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Questions & Answers.

Ques.—What is the “Digitorium?”—Ave de Caen.

Ans.—An apparatus for exercising and strengthening the fingers, intended especially for the use of pianists, but claimed by its inventor, Myer Marks, to be of great service to all who require flexible and well-trained fingers.

It consists of a small box about six inches square, provided with five keys, fitted with strongly resisting springs, upon which keys such exercises as the five-finger exercises, to be found in every piano-forte school, are to be practiced. In addition, there are attached to the sides of the box certain appliances for stretching the fingers, and a support for the wrist.

Ques.—“In Questions and Answers” next issue, will you please advise a few studies in expansion, in progressive order, to follow A. D. Turner’s op. 7, No. 2. Please mention publishers and prices if convenient, and oblige.—G. W. L.

Ans.—While there are plenty of figures to be found in various technical works for the expanded hand, as, for instance, those in “Tausig’s Daily Exercises,” and “Neupert’s 100 Daily Exercises,” no concert etudes, other than the one mentioned of Mr. Turner’s, have been written with the expanded figure appearing constantly, first in one hand, then in the other, from the beginning to the end of the piece. The following works, containing very difficult figures for the expanded hand, can be studied with great profit, after the pupil has learned the op. 7, No. 2, of Mr. Turner, viz.: Rubinstein’s Etude in C major, op. 23; Turner’s Valse Etude, op. 7, No. 1; Schumann’s Toccata in C and Liszt’s “Benediction de Dieu dans la Solitude.” One of the most difficult and tiresome figures ever written for expanded hand appears in this latter work.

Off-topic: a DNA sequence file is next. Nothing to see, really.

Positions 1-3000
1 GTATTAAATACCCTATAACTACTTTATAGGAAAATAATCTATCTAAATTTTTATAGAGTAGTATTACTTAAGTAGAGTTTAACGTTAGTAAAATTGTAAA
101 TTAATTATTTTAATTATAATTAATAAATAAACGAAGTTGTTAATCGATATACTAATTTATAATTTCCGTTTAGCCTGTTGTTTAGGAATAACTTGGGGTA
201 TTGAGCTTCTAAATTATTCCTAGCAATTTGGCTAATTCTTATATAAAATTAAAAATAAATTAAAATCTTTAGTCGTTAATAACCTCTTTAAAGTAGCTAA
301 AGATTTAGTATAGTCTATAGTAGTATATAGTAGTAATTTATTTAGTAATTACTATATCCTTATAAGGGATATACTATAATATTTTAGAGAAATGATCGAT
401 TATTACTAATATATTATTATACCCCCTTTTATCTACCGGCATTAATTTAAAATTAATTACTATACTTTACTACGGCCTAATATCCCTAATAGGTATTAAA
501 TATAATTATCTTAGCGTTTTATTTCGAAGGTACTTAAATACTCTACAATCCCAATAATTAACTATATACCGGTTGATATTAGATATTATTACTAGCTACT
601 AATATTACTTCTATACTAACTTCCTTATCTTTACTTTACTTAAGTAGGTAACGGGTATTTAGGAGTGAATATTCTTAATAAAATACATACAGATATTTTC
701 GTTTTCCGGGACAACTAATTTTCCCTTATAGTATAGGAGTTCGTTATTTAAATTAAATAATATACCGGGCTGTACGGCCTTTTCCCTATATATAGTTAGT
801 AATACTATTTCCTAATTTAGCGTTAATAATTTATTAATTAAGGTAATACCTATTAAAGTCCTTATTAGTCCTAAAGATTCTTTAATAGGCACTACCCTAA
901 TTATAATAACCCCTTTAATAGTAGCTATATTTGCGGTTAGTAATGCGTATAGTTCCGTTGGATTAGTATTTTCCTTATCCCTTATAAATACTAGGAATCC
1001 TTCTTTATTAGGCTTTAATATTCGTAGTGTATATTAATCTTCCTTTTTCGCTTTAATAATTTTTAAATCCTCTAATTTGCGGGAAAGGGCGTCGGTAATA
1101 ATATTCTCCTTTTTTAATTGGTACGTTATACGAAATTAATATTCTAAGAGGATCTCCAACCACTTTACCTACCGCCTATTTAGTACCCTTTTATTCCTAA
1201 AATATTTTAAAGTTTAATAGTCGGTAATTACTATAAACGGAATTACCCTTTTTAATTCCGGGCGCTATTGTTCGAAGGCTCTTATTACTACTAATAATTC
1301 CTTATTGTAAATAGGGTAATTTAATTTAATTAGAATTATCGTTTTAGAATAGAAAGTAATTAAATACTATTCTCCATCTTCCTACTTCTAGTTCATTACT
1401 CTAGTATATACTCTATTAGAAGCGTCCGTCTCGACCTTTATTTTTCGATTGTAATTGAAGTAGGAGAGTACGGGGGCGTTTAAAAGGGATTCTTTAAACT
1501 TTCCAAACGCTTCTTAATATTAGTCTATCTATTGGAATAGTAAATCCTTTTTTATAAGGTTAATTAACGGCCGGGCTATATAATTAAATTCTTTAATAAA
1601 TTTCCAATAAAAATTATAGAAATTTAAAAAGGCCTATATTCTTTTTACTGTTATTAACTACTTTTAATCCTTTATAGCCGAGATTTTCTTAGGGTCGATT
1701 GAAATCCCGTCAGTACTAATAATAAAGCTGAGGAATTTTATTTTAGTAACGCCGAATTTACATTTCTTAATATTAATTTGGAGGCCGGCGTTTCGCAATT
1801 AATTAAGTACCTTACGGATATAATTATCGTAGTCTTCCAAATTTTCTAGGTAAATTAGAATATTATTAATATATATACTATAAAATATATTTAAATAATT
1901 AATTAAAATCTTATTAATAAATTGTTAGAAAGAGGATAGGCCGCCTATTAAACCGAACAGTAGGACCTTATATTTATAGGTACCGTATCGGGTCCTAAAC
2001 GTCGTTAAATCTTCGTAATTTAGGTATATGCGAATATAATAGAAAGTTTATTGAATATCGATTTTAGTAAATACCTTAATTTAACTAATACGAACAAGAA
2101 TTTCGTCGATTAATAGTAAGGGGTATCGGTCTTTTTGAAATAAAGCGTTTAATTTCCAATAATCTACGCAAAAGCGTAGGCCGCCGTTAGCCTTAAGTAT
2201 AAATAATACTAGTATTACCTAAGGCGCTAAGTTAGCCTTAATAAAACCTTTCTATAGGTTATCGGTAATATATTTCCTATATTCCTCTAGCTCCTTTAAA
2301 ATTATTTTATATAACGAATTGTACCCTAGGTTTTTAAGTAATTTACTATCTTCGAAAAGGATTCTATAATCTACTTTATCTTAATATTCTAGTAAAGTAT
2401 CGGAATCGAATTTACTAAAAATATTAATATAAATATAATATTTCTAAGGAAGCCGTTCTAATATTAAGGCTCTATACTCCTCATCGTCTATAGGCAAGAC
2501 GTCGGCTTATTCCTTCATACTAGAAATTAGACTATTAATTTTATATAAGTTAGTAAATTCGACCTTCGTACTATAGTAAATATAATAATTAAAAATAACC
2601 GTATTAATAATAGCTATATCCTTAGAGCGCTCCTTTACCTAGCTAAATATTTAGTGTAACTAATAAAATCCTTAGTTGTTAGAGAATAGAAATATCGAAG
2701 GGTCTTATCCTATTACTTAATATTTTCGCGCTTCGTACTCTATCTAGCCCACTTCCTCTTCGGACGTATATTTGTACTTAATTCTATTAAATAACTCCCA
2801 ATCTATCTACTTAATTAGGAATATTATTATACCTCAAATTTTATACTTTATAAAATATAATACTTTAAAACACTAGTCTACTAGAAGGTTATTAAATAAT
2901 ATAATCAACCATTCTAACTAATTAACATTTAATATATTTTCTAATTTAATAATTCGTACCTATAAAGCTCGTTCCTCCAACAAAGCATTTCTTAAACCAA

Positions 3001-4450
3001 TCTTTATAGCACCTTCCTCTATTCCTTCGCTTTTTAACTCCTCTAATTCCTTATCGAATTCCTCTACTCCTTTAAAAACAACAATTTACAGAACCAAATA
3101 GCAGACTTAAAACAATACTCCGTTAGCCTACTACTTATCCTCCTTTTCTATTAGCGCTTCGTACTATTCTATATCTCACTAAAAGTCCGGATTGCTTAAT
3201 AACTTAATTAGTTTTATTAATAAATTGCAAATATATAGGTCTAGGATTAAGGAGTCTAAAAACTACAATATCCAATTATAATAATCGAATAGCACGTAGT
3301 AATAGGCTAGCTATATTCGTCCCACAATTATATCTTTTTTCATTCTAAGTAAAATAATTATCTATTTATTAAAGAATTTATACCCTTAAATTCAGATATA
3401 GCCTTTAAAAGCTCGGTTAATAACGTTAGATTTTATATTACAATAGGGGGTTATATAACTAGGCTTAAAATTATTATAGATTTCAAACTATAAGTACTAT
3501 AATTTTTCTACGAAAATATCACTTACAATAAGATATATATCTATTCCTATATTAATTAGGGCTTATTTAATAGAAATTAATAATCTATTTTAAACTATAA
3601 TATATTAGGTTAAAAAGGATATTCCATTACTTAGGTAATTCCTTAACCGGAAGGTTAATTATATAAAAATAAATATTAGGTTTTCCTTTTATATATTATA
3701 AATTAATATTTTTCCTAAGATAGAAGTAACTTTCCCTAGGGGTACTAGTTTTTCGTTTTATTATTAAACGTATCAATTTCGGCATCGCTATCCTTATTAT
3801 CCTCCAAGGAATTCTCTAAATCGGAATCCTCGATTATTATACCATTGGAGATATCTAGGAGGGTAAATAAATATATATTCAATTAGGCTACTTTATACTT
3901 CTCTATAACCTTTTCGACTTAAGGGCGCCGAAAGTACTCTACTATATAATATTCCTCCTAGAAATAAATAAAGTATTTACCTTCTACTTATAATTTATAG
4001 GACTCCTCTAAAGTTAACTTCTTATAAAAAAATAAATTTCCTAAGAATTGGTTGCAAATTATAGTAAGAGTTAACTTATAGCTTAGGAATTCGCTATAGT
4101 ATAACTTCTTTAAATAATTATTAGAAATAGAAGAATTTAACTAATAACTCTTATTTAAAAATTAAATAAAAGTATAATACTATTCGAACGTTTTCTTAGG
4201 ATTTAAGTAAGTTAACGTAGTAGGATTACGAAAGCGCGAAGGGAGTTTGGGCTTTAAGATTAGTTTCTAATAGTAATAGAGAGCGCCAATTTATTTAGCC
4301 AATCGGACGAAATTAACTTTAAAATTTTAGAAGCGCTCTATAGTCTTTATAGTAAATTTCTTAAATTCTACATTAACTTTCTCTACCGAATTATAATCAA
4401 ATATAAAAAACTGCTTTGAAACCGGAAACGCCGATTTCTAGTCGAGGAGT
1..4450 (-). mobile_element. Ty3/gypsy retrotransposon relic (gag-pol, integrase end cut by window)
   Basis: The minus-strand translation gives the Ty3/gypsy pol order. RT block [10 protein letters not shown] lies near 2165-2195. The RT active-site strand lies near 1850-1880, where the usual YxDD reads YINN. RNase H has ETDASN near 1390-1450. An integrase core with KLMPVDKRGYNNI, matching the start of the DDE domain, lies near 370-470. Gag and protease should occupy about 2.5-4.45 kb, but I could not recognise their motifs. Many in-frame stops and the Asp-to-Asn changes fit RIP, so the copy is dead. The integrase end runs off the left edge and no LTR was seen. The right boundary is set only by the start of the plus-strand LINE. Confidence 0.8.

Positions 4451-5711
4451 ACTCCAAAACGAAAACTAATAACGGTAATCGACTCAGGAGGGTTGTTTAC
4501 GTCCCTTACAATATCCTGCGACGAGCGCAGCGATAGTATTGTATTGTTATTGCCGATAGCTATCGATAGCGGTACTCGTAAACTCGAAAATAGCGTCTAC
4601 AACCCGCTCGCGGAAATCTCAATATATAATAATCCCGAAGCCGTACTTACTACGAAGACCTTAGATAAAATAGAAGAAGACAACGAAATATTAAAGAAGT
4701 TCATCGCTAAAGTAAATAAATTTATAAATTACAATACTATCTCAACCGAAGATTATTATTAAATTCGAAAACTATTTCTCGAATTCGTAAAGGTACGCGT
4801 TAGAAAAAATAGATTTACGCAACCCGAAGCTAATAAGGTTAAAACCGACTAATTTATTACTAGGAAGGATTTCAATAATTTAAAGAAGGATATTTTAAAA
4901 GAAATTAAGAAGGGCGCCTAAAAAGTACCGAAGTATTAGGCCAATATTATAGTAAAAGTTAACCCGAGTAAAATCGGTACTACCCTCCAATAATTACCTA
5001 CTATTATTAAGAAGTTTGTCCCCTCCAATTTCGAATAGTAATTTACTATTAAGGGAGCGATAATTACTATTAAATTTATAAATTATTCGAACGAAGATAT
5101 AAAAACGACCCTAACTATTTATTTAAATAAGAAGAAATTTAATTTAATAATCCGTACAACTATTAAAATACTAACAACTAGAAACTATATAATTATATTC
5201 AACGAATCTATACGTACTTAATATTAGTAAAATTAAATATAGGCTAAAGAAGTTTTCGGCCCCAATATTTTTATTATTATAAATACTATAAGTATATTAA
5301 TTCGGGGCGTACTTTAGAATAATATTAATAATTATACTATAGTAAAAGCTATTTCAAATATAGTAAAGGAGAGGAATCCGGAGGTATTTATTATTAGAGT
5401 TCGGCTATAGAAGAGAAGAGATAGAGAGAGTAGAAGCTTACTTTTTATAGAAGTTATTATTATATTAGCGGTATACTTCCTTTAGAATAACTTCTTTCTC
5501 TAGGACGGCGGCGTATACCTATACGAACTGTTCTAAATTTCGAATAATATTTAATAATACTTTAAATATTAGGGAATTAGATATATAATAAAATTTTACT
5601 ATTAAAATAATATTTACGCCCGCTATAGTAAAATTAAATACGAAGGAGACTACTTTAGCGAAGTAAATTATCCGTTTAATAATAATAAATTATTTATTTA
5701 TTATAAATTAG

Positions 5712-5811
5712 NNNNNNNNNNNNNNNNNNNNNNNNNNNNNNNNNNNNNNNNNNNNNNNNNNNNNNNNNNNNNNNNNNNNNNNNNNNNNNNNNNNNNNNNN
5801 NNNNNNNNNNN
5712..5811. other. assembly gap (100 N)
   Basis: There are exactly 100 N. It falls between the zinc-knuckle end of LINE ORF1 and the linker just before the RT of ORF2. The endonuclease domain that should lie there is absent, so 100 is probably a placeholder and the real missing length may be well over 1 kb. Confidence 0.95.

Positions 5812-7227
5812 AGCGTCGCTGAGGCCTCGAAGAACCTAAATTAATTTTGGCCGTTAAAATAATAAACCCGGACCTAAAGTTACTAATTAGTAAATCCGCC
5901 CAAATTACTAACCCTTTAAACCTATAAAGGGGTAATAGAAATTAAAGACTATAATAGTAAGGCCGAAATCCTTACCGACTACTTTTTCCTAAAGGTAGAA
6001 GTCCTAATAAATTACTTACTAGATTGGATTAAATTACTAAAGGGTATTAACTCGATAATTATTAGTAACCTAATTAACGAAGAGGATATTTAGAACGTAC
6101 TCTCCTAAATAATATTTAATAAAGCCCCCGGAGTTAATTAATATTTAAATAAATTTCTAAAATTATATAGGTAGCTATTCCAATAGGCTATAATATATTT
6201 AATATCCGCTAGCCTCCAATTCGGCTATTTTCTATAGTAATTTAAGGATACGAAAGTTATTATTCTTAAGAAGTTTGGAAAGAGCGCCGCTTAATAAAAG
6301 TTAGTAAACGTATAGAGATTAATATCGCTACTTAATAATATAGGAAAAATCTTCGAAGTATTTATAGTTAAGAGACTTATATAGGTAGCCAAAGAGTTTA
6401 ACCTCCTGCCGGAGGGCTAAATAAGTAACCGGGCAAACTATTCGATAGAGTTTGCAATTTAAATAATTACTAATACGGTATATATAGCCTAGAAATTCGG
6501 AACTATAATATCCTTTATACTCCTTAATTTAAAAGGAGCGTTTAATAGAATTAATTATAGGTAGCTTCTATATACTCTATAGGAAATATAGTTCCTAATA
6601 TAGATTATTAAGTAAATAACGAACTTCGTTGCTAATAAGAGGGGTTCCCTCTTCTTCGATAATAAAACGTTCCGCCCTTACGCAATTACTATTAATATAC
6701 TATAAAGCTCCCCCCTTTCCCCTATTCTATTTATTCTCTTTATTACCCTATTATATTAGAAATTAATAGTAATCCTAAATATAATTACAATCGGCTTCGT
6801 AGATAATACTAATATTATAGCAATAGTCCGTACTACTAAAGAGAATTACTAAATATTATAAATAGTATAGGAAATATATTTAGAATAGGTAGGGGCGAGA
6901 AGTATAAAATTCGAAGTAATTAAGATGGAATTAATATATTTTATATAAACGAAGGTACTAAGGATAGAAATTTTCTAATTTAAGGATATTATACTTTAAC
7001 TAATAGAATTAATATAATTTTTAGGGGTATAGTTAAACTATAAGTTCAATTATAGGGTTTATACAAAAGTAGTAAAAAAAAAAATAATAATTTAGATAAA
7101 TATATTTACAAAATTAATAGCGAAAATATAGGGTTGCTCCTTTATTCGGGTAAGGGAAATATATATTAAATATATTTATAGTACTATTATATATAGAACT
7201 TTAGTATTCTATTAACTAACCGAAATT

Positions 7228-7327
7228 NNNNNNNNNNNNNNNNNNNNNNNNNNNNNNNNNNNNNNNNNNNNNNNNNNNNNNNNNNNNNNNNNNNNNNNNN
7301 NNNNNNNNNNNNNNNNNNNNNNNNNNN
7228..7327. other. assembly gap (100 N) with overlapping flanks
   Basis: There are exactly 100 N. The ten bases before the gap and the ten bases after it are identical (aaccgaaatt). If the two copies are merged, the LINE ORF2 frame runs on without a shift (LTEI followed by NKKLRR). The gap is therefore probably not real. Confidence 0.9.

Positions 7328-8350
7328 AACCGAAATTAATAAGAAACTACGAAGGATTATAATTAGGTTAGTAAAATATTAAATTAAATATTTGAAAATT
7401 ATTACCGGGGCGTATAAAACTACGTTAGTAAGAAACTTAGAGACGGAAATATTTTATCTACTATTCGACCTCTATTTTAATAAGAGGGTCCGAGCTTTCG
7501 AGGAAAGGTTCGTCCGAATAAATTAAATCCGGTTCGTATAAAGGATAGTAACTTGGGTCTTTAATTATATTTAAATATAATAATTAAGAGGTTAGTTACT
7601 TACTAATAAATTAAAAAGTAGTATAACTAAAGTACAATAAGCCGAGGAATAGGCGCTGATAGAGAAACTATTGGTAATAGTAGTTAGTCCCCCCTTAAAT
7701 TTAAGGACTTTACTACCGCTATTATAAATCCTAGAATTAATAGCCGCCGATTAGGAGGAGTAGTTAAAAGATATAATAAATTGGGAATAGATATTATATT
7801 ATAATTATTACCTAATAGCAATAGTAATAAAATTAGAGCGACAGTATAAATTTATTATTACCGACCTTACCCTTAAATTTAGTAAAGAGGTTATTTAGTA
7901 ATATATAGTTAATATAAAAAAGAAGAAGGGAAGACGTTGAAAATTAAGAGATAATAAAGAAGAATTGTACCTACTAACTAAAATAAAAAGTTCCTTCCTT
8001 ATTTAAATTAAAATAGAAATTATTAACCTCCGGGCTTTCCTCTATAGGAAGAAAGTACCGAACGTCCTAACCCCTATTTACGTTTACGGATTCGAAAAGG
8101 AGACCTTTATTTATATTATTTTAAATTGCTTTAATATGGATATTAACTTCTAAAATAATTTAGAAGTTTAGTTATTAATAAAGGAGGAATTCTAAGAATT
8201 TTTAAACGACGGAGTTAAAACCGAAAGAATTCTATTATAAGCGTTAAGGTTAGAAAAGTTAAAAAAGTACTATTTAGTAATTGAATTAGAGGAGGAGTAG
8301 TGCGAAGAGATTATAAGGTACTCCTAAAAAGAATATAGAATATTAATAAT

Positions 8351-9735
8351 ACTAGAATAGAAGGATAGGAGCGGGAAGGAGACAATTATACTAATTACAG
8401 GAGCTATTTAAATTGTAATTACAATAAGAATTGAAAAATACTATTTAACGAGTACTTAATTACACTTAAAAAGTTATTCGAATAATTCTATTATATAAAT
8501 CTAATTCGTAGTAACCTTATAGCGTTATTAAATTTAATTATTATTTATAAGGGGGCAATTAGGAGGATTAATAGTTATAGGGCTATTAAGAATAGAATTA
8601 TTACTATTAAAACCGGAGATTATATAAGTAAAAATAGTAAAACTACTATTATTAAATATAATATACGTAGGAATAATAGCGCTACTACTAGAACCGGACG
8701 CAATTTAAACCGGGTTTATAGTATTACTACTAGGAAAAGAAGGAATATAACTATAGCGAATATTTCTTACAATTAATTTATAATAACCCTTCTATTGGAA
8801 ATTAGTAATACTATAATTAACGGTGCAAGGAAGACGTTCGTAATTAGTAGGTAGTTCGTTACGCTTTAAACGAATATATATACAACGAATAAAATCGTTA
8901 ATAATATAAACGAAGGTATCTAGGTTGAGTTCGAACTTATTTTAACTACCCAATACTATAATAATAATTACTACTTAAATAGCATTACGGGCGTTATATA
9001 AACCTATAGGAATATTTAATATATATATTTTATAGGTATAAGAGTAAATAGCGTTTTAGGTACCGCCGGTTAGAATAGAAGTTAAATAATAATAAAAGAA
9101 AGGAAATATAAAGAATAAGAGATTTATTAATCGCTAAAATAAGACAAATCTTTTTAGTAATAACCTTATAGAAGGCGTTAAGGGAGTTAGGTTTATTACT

Ques.—Would you please inform me of a good collection of music for the reed organ to be given a pupil having finished W. N. Clarke’s Method?—I. E. S.

Ans.—“Gems for the Organ,” by H. R. Shelley; just published by G. Schirmer, New York.

Ques.—Can you give me some information about the Dactylion.—A. B.

Ans.—The Dactylion supplies a want long felt by pianists, by means of a small and conveniently handled device, which can be had at a trifling cost, for the purpose of greatly strengthening the fingers and hands, and at the same time making them flexible and elastic; it improves and evens the touch, securing a full, round quality of tone, increasing rapidity and accuracy of execution and insuring a correct position of the hands. It is of benefit to the beginner as well as to the expert pianist. They can be had through The Etude.

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